Ages before the terms Native American or Indian were necessary, the tribes were spread throughout the Americas. Before any white man set foot on this land, it was settled by the forefathers of bands we now call Sioux, or Cherokee, or Iroquois.

For centuries, the American Indian developed its traditions and legacy without interference. And that history is fascinating.

From Mayan and Incan ruins, from the mounds left in the central and southern regions of what is now the U.S. we have learned much. It’s a narrative of beautiful artwork and deep spirituality. Archaeologists have unearthed highly elaborate buildings and public works.

While there was unavoidable tribal conflict, that was simply a slight blemish in the history of our forebears. They were at peace with this beautiful continent and deeply connected to nature.

 

The European Settler Arrives


european settlers arrive in americaWhen European leaders dispatched the first ships in this direction, the aim was to discover new resources – however the quality of environment and the bounty of everything from wood to wildlife subsequently changed their tune. As those leaders heard back from their explorers, the drive to colonize spread like wildfire.

The English, French and Spanish raced to carve up the “New World” by shipping over inadequately prepared colonists as fast as they could. Initially, they skirmished with the alarmed Indians of America’s eastern seaboard. But that shortly gave way to trade, because the Europeans who landed here knew their survival was doubtful with no native help.

Thus followed years of relative peace as the settlers got themselves established on American soil. But the pressure to push inland followed soon after. Kings and queens from thousands of miles away were restless to find additional resources, and some colonists came for independence and opportunity.

They needed more space. And so began the process of driving the American Indian out of the way.

It took the form of cash payments, barter, and famously, treaties that were almost uniformly neglected once the Indians were forced off the territory in question.

treaty at new amsterdam

The U.S. government’s policies towards Native Americans in the second half of the nineteenth century were motivated by the desire to expand westward into areas inhabited by these Native American tribes. By the 1850s almost all Native American tribes, approximately 360,000 in number, were living to the west of the Mississippi River. These American Indians, some from the Northwestern and Southeastern territories, were confined to Indian Territory situated in present day Oklahoma, while the Kiowa and Comanche Native American tribes shared the territory of the Southern Plains.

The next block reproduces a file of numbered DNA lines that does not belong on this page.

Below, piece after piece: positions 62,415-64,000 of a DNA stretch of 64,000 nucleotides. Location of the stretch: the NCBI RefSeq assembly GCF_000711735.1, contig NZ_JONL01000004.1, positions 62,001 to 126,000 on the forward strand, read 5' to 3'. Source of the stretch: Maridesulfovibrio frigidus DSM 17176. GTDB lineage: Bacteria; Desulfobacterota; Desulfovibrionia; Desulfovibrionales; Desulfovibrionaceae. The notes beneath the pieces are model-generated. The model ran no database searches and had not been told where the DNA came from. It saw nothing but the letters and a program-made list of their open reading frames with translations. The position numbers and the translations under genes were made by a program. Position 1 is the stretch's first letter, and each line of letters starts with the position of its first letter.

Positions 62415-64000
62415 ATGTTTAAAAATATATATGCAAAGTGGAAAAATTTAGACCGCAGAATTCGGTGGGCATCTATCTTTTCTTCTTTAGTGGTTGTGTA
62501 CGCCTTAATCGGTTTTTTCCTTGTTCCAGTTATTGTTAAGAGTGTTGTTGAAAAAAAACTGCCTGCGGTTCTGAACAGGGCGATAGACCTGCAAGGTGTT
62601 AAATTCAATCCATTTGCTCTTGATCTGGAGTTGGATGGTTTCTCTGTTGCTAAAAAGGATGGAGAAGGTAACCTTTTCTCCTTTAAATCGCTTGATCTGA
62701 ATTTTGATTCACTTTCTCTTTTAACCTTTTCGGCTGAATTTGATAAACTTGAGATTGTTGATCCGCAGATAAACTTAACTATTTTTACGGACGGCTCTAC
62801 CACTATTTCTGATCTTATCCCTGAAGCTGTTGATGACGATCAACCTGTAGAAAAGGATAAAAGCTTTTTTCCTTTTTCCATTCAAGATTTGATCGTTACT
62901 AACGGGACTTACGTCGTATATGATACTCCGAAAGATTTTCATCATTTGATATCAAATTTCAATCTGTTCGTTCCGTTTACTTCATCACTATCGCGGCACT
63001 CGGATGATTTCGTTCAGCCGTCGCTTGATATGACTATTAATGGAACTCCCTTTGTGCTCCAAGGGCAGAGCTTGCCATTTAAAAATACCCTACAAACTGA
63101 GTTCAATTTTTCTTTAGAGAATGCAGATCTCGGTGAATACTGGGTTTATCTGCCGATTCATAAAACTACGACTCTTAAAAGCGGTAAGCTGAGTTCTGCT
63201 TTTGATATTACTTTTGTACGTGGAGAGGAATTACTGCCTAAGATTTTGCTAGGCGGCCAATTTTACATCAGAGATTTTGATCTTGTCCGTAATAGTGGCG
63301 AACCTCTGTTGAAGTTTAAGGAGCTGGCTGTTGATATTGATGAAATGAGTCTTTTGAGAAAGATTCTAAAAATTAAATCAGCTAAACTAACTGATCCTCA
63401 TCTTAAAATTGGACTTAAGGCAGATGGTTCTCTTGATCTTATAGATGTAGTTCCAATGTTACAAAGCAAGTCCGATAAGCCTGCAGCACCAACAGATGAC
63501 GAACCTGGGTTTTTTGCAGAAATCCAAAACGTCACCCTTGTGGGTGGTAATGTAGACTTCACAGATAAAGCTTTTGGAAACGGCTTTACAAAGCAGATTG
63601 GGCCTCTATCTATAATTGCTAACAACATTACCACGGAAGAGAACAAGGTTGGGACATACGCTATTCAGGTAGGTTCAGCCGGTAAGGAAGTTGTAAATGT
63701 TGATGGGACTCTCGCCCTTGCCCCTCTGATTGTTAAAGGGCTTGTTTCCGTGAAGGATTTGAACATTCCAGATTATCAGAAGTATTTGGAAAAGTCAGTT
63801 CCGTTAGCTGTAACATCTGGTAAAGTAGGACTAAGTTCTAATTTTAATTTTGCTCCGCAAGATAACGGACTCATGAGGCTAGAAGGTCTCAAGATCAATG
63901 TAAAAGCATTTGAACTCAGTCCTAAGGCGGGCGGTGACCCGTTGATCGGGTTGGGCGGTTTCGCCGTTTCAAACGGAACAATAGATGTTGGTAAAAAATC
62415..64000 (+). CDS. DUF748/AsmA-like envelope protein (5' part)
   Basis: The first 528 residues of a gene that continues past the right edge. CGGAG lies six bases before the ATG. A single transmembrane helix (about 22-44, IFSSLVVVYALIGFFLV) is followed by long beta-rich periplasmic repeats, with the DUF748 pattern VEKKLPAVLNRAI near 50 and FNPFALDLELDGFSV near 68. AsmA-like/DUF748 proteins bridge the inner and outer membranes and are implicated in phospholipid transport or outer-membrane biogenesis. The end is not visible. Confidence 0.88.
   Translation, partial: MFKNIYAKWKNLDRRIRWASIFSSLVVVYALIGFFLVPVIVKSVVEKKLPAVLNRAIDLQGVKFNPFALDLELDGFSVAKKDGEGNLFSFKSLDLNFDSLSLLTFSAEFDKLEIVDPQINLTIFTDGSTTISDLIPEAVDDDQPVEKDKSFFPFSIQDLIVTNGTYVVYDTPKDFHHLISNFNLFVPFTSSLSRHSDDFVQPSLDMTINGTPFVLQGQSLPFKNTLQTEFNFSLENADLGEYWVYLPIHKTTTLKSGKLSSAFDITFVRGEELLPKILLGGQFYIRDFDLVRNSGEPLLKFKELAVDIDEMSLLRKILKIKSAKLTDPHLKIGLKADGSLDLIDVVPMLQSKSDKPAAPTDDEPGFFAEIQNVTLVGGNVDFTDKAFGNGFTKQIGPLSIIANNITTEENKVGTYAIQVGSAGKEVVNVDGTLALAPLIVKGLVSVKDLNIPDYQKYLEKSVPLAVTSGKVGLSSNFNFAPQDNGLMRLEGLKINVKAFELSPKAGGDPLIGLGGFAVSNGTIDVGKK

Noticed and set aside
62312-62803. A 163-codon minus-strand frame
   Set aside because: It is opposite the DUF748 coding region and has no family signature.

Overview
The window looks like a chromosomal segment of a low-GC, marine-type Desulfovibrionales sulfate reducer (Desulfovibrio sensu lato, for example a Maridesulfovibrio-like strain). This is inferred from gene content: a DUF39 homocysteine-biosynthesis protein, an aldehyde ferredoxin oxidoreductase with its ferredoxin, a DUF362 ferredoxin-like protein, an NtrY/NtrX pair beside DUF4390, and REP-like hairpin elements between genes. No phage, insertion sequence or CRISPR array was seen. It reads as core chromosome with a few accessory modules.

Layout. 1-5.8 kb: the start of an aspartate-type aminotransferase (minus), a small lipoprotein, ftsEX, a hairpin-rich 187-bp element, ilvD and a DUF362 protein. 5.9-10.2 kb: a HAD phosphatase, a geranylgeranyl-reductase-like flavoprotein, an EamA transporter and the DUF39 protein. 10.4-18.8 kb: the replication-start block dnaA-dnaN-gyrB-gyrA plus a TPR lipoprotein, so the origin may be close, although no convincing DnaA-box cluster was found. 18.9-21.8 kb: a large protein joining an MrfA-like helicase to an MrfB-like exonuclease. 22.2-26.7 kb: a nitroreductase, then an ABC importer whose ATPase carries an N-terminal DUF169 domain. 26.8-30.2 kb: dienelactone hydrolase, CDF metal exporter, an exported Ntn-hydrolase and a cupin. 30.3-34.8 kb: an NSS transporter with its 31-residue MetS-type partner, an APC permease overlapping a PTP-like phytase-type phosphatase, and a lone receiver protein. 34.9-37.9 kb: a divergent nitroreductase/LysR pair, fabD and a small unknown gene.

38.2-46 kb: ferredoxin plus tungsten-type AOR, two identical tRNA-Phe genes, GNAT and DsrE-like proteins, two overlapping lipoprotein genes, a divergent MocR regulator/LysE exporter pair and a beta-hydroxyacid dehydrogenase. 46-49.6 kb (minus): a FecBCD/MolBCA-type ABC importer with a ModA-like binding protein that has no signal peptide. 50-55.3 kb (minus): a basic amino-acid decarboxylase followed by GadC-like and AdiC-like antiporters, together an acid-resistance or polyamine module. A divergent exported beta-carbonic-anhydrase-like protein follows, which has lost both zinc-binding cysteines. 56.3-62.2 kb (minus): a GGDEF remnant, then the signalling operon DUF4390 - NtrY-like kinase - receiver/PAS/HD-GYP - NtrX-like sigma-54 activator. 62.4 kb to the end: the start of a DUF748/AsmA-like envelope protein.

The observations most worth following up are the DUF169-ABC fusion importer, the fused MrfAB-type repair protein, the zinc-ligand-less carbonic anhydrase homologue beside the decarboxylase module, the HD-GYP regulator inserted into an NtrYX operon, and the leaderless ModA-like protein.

The Sioux, Crows and Blackfeet dominated the Northern Plains. These Native American groups met misfortune as the constant flow of European immigrants into northeastern American cities pushed a stream of immigrants into the western lands already populated by these diverse groups of Indians.

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    The early nineteenth century of the United States was marked by its steady expansion to the Mississippi River. However, due to the Gadsden purchase, that lead to U.S. control of the borderlands of southern New Mexico and Arizona along with the authority over Oregon country, Texas and California; America’s expansion did not end there. Between 1830 and 1860 the United States practically doubled the amount of acreage under its control.

    These territorial gains coincided with the arrival of troves of European and Asian immigrants who wanted to join the surge of American settlers heading west. This, partnered with the discovery of gold in 1849, presented attractive opportunities for those prepared make the huge journey westward. As a result, with the military’s protection and the U.S. government’s assistance, many settlers set about building their homesteads in the Great Plains and other parts of the Native American group-inhabited West.

    signing the treaty of traverse des sioux

    Native American Tribes


    Native American Policy can be defined as the laws and procedures made and adapted in the United States to summarize the relationship between Native American tribes and the federal government. When the United States initially became a sovereign country, it adopted the European policies towards these native peoples, but over two centuries the U.S. tailored its very own widely varying regulations regarding the changing perspectives and requirements of Native American regulation.

    In 1824, in order to administrate the U.S. government’s Native American policies, Congress formed a new bureau inside the War Department referred to as Bureau of Indian Affairs, which worked directly with the U.S. Army to enforce their policies. At times the federal government recognized the Indians as self-governing, independent political communities with varying cultural identities; however, at other times the government attempted to force the Native American tribes to give up their cultural identity, give up their land and assimilate into the American traditions.